BioOver the years, the originality and imagination of Nordine's anomalous creations has become ever more evident. What once was viewed with some beneficence, as a quirky, if entertaining, irrelevance, now is more commonly accorded the status of a timeless classic. He was saluted as a hipster elder by such acolytes as Jerry Garcia and Tom Waits, both of whom participated in Nordine's 1991 (yet another comeback) album, Devout Catalyst," on Grateful Dead Records. The more recognition accorded Nordine, the more his wonderful recording of Shure's little masterpiece was missed.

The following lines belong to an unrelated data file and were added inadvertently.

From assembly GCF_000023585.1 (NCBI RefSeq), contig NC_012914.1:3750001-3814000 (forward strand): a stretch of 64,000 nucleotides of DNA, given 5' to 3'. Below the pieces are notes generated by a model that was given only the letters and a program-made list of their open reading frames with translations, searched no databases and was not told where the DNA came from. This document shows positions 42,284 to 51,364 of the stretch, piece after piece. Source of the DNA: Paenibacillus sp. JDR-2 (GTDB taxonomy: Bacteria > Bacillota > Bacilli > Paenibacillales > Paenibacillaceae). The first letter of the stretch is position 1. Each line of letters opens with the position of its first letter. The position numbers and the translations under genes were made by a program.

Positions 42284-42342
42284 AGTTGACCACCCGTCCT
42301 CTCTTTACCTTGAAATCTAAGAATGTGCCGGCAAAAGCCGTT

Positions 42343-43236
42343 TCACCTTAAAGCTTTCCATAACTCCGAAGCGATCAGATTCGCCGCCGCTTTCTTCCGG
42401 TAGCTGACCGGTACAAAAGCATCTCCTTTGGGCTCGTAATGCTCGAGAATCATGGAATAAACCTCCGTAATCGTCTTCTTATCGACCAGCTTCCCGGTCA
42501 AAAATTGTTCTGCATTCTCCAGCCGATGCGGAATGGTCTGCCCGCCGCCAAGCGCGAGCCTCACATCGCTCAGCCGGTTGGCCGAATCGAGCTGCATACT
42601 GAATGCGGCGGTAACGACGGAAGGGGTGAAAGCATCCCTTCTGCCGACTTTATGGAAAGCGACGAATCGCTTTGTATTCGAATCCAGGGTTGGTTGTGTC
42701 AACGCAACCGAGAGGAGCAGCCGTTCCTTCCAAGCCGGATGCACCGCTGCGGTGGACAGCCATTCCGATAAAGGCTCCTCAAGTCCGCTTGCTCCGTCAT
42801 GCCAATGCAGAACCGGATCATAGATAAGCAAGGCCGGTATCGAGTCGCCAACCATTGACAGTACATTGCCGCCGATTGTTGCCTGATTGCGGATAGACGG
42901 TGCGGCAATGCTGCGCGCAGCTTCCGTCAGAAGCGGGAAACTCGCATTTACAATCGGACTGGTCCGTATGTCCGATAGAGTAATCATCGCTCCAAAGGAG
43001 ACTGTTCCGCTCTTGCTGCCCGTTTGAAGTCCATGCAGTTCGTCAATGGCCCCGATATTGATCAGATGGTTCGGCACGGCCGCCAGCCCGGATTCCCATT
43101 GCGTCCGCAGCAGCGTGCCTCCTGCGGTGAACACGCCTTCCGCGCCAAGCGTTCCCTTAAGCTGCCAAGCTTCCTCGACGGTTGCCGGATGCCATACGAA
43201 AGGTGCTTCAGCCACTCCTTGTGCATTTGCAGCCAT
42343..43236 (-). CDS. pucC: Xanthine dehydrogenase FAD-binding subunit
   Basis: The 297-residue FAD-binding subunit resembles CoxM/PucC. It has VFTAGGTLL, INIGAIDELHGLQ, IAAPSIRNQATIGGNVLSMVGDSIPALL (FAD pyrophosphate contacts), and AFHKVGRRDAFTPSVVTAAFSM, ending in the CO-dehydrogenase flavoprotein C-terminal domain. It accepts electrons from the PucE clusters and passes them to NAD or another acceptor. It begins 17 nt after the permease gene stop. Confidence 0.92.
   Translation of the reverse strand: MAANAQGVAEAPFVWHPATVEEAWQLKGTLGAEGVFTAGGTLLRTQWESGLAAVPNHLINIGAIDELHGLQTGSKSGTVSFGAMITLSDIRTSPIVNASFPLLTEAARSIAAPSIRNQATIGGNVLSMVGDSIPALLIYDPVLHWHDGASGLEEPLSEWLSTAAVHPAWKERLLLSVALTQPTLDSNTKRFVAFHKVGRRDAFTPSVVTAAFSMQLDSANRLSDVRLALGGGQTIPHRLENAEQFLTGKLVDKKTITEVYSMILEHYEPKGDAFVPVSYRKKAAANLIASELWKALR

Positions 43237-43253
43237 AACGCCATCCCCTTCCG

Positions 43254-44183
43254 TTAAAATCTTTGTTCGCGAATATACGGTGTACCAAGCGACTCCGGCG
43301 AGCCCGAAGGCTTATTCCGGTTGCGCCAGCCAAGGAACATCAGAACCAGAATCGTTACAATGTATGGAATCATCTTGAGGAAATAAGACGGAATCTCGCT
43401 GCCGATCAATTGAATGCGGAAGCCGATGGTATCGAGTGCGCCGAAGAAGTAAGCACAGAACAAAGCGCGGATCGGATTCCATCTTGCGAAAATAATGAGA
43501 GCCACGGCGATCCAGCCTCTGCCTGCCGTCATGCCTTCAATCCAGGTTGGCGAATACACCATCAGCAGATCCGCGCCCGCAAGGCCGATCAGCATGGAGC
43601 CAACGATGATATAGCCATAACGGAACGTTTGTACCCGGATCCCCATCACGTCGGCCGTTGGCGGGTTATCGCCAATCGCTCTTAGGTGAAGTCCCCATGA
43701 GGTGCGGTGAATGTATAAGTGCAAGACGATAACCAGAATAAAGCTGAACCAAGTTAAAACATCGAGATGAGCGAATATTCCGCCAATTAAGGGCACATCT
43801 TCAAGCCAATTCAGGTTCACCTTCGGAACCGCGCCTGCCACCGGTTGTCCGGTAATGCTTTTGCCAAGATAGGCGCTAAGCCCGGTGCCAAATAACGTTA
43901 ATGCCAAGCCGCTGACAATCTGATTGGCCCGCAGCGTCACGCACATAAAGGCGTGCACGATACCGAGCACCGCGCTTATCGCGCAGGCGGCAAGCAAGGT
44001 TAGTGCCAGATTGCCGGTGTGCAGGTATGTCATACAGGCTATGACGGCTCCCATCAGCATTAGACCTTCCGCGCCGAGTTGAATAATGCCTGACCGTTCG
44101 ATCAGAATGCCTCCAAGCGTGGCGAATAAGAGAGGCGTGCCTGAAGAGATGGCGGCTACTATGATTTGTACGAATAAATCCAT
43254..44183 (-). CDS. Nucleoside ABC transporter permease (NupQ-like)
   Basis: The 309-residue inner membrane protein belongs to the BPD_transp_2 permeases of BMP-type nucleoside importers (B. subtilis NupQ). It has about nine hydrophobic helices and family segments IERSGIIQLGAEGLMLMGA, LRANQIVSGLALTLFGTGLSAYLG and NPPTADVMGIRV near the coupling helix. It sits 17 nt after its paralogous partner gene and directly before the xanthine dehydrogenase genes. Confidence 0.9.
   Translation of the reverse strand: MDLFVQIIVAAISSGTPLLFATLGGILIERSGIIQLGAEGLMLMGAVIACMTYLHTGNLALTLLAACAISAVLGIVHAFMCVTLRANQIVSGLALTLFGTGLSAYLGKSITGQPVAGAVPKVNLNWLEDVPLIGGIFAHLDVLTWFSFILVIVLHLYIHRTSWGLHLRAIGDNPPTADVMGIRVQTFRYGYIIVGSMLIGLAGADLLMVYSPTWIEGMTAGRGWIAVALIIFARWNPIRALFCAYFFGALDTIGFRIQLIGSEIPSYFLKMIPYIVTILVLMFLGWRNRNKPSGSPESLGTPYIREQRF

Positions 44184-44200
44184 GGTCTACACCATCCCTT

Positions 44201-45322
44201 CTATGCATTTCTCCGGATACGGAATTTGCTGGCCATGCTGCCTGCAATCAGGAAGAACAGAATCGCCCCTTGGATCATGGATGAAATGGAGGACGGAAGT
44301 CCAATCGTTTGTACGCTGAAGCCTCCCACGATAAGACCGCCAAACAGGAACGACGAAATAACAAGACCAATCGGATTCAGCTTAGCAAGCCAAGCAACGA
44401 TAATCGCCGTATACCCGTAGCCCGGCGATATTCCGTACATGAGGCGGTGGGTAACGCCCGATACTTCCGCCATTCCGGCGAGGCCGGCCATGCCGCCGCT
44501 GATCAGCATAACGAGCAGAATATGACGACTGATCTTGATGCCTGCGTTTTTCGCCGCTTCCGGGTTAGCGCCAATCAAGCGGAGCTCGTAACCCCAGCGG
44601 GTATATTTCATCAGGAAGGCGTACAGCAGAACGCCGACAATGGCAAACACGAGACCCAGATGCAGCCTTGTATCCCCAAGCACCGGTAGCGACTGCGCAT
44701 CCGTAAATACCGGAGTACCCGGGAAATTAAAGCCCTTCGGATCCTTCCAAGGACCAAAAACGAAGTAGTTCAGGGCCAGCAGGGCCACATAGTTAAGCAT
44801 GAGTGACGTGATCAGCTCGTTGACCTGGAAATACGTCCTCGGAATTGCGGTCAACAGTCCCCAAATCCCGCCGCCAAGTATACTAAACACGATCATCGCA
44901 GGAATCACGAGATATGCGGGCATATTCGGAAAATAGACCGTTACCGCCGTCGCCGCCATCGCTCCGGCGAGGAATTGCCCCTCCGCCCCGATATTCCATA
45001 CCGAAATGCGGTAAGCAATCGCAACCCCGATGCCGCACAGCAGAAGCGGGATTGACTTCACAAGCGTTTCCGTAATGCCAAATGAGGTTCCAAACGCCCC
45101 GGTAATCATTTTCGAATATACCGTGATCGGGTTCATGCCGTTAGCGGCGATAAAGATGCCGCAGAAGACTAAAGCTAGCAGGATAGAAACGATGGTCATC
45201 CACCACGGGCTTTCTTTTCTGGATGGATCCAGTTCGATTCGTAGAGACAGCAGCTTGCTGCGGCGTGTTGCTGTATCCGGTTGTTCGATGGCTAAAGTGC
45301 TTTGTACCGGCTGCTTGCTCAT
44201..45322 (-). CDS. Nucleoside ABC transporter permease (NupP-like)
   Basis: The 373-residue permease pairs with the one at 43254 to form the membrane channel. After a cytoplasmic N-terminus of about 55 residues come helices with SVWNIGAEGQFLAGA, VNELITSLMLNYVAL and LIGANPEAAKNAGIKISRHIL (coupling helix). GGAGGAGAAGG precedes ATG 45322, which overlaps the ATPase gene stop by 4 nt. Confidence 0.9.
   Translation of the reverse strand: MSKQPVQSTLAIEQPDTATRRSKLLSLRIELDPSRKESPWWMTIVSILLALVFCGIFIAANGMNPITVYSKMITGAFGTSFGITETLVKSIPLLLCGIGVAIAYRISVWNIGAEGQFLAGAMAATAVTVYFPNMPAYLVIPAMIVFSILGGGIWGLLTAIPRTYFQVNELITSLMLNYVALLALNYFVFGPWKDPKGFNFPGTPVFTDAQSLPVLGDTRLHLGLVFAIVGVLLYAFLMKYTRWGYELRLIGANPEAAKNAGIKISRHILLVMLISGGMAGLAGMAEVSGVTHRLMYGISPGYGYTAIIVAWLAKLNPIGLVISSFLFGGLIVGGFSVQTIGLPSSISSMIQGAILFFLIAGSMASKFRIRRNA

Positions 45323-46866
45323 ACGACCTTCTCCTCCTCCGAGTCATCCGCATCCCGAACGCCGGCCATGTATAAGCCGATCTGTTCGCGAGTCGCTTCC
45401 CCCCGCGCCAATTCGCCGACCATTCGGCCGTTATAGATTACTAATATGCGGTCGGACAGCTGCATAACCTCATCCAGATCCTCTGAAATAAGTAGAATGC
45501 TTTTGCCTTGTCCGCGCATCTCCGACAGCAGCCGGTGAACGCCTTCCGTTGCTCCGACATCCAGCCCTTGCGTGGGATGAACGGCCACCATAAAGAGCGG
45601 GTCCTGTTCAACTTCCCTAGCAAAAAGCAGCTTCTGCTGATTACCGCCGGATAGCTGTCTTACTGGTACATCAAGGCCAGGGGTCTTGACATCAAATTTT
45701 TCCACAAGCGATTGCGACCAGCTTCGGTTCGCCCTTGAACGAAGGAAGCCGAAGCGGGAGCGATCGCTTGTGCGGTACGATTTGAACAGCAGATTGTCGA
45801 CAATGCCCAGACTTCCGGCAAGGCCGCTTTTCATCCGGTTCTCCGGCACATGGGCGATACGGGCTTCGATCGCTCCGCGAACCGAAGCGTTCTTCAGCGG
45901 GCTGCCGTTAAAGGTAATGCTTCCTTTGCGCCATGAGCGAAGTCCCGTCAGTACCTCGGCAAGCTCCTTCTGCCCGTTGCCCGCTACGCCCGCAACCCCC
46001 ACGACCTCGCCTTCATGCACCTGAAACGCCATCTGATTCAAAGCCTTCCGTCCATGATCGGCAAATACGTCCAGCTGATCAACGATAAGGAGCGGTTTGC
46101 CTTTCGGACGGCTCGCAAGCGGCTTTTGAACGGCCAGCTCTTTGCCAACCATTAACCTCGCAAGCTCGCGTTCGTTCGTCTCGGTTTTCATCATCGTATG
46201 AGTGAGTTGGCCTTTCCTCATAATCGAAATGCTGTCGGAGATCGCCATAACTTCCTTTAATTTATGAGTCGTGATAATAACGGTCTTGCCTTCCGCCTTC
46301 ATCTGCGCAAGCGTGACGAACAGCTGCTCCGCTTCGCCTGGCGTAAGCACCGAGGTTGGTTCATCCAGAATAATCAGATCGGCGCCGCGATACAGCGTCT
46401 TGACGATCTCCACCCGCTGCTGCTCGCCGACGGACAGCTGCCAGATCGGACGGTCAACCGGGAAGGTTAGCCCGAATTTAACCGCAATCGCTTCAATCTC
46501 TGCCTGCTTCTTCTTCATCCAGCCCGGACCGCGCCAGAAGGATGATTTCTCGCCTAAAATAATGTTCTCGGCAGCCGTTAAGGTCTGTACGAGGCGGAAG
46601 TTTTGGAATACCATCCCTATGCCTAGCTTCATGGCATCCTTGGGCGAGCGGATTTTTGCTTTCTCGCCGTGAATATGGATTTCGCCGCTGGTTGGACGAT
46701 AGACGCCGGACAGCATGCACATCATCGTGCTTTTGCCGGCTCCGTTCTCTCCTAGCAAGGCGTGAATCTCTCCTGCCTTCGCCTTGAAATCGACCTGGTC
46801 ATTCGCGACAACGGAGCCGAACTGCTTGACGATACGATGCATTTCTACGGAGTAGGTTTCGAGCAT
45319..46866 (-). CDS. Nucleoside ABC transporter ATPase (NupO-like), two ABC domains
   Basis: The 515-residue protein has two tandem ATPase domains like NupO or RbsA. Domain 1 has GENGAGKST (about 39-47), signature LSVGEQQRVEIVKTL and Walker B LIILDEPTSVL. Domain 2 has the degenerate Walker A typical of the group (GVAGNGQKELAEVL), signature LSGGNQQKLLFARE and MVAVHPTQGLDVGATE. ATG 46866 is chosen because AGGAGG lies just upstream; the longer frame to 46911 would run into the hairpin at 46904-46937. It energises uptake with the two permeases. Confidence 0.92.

A world where windshield wipers fall in love and people make a business out of licking lampshades may sound like something Ken Nordine imagined, but his 1967 album Wink was actually Nordine reading a little-known Beat Generation classic somebody else wrote. Robert Shure wrote the strange little poems, published in 1957 by City Lights Books, the San Francisco publishing company operated by poet Lawrence Ferlinghetti. It was a tiny little book, three or four inches across, illustrated with whimsical black and white drawings by Ray Zimmerman. Nordine, whose own cult classic (Word Jazz) was also first released in 1957, stumbled across the tiny gem years later, but instantly recognized a kindred spirit.